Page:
White-collar writer Walt Pavlo of @Forbes and 500 Pearl Street quotes us this morning in his insightful @Forbes article about the attorney-client privilege. In particular:
Federal prosecutors want to know who knew what, and when [about the GM ignition-switch problem]. However, GM’s lawyers and former lawyers are bound, like all lawyers, to uphold the attorney-client privilege. A privilege clients enjoy with their lawyer to openly discuss matters with the assurance that their comments will not be disclosed to others. While the media, Congress and the general public may want an individual(s) held accountable, that information should not come from GM’s lawyers who have been intrusted with confidential information.
Every defense attorney knows more than any judge, jury or prosecutor will ever know about their client. That is a cornerstone of how our adversarial justice system works. We have a right to an attorney and we disclose everything to that attorney trusting that we will be treated fairly by justice. Can you imagine a trial where an attorney testifies against her own client? Neither can I. Corporate lawyers charged with compliance have a client also, the company.
“The purpose of the attorney-client privilege is to find out the truth, to openly discuss truth, to encourage the client to openly discuss the truth with his or or her lawyer,” according to white-collar defense attorney Jack Sharman of Lightfoot, Franklin, White LLC. “At the back end of our justice system, at trial,” he continued, “there’s no doubt that the privilege restricts the availability of some information, some of which is important, but the privilege encourages candor at the front end.”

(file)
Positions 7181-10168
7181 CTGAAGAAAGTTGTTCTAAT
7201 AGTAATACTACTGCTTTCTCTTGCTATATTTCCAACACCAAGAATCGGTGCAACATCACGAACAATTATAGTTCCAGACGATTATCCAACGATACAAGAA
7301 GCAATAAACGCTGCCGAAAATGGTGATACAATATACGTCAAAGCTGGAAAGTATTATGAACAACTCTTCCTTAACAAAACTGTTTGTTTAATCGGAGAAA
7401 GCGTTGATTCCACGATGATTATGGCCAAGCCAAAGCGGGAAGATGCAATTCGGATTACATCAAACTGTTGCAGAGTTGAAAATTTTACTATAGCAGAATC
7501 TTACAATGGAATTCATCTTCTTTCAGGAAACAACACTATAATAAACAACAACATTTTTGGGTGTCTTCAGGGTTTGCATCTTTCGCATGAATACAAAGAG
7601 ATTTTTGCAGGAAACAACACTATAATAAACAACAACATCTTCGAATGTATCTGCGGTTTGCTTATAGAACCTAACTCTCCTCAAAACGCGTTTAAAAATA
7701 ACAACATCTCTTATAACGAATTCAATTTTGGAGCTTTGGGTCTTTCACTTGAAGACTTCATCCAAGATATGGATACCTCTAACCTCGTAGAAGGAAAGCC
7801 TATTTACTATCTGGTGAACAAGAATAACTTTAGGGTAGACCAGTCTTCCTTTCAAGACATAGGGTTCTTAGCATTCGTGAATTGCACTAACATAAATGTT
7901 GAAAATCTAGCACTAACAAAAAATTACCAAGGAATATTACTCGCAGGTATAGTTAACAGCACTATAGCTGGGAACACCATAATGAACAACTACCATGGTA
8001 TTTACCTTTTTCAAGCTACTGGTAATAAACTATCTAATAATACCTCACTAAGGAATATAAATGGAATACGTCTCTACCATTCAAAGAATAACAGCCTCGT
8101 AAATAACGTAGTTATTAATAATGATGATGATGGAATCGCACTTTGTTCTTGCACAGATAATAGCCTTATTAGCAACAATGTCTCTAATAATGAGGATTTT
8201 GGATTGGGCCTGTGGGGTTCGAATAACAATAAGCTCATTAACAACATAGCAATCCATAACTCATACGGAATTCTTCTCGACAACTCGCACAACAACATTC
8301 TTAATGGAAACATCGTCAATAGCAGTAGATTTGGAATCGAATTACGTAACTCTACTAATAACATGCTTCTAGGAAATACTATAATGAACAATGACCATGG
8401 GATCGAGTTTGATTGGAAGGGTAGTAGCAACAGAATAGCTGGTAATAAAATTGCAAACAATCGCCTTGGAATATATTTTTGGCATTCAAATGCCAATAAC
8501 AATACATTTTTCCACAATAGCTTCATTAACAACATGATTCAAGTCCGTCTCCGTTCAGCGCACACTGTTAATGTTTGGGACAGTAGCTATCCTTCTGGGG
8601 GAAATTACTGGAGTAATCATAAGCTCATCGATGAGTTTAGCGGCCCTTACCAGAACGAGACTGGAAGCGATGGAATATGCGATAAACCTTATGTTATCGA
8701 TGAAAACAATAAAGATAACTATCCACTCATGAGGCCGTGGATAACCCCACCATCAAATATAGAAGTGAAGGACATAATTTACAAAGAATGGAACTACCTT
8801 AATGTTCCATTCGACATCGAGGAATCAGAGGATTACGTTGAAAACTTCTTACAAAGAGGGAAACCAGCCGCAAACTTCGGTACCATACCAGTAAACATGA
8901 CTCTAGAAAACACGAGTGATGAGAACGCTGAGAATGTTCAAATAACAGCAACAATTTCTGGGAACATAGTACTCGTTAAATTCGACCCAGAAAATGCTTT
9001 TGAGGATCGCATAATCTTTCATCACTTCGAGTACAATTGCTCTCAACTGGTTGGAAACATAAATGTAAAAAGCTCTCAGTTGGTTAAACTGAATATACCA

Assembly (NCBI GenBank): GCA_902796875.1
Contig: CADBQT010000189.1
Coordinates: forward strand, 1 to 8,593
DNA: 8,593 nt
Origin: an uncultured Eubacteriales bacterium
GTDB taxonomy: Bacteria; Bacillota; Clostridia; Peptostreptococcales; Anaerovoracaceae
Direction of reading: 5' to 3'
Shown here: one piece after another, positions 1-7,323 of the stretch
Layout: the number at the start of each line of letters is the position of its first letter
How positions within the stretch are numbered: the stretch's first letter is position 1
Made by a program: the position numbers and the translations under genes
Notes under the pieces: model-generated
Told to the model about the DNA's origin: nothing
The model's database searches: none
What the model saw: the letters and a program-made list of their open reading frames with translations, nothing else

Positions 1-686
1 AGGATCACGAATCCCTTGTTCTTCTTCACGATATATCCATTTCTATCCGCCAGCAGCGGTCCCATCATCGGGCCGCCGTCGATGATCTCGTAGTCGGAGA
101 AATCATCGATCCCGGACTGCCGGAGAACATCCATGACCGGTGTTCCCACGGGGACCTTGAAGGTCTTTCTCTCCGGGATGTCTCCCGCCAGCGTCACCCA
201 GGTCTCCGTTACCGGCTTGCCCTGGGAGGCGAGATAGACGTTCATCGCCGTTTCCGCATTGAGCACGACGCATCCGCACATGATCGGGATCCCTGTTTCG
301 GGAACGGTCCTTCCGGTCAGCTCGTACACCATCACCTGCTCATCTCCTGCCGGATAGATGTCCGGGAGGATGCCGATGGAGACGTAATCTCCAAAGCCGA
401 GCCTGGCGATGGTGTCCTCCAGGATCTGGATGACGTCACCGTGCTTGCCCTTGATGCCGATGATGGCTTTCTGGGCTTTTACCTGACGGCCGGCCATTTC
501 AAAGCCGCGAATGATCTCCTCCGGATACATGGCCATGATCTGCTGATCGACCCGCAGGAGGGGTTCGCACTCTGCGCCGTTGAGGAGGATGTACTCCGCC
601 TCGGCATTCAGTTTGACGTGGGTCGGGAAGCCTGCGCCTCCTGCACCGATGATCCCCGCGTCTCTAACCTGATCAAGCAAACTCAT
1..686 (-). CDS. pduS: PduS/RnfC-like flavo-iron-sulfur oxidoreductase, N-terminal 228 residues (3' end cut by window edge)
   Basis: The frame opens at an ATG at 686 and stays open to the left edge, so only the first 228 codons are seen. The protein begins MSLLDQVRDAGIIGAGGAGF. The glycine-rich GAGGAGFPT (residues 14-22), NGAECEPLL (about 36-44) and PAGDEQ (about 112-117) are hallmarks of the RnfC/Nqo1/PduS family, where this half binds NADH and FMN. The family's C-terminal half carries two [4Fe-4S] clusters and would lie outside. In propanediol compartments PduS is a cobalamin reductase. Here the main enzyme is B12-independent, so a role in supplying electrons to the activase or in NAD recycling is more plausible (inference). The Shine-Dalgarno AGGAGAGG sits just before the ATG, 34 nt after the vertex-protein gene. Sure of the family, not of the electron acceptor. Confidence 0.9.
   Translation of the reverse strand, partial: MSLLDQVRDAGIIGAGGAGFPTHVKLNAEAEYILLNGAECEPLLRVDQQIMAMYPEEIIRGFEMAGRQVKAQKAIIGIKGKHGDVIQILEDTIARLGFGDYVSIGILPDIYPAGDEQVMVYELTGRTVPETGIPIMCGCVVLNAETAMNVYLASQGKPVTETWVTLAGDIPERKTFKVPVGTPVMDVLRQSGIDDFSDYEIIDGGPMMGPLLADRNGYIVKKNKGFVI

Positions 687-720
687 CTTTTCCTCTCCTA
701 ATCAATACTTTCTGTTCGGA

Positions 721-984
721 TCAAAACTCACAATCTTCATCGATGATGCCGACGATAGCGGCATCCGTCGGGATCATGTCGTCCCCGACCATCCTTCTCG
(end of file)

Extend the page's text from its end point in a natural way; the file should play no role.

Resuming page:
Having covered a few white-collar trials I can tell you that legal motions by both prosecution and defense lawyers to suppress trial evidence are as common as moths around a porch light. In those cases, getting to the truth at trial is a bit tougher since the incentive is to win, not necessarily to discover the truth. So what good is truth at the front end?
“Your duty as a lawyer is to the client only, whether that is a company or an individual.” Sharman, who also has more of his own views on the GM fallout, said. “When a lawyer tells the client that the information they are disclosing is protected, then that provides an environment, an incentive, for the person to speak the truth.” While that “truth” may not be disclosed, it may be acted upon. “If an employee tells a company lawyer that they have seen something inappropriate or unlawful, that does not prevent the lawyer from speaking up within the organization,” Sharman said. Perhaps this did or did not happen in the GM case but the internal report by Anton Valukas found no intentional cover-up at the company and the release of that information disclosed more truth about the case than had been previously disclosed. So truth has its place and the privilege of confidentiality promotes speaking up rather than hindering it.